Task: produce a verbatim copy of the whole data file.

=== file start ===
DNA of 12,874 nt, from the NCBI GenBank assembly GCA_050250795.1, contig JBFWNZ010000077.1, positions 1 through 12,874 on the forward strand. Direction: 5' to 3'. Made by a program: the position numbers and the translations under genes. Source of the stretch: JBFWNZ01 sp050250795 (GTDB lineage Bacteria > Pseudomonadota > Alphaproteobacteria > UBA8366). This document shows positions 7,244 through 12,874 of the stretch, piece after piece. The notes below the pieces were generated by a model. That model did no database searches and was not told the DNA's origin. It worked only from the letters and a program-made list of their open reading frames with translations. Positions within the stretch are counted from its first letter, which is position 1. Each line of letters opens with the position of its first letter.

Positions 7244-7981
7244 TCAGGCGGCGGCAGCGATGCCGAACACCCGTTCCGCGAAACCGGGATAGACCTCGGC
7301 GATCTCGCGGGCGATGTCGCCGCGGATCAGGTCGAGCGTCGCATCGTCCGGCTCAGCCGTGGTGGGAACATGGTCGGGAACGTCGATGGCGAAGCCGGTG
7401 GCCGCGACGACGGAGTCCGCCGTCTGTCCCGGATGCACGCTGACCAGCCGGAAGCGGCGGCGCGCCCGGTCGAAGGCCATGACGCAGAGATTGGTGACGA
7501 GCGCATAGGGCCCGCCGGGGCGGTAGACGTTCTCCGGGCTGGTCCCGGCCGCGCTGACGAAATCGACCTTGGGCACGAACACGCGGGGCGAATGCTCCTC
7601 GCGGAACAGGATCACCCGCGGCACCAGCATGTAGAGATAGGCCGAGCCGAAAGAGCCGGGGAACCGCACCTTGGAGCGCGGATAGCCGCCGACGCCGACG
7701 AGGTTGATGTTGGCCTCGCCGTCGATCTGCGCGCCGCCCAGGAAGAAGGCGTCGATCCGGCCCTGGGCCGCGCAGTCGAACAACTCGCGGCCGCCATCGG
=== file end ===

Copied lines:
DNA of 12,874 nt, from the NCBI GenBank assembly GCA_050250795.1, contig JBFWNZ010000077.1, positions 1 through 12,874 on the forward strand. Direction: 5' to 3'. Made by a program: the position numbers and the translations under genes. Source of the stretch: JBFWNZ01 sp050250795 (GTDB lineage Bacteria > Pseudomonadota > Alphaproteobacteria > UBA8366). This document shows positions 7,244 through 12,874 of the stretch, piece after piece. The notes below the pieces were generated by a model. That model did no database searches and was not told the DNA's origin. It worked only from the letters and a program-made list of their open reading frames with translations. Positions within the stretch are counted from its first letter, which is position 1. Each line of letters opens with the position of its first letter.

Positions 7244-7981
7244 TCAGGCGGCGGCAGCGATGCCGAACACCCGTTCCGCGAAACCGGGATAGACCTCGGC
7301 GATCTCGCGGGCGATGTCGCCGCGGATCAGGTCGAGCGTCGCATCGTCCGGCTCAGCCGTGGTGGGAACATGGTCGGGAACGTCGATGGCGAAGCCGGTG
7401 GCCGCGACGACGGAGTCCGCCGTCTGTCCCGGATGCACGCTGACCAGCCGGAAGCGGCGGCGCGCCCGGTCGAAGGCCATGACGCAGAGATTGGTGACGA
7501 GCGCATAGGGCCCGCCGGGGCGGTAGACGTTCTCCGGGCTGGTCCCGGCCGCGCTGACGAAATCGACCTTGGGCACGAACACGCGGGGCGAATGCTCCTC
7601 GCGGAACAGGATCACCCGCGGCACCAGCATGTAGAGATAGGCCGAGCCGAAAGAGCCGGGGAACCGCACCTTGGAGCGCGGATAGCCGCCGACGCCGACG
7701 AGGTTGATGTTGGCCTCGCCGTCGATCTGCGCGCCGCCCAGGAAGAAGGCGTCGATCCGGCCCTGGGCCGCGCAGTCGAACAACTCGCGGCCGCCATCGG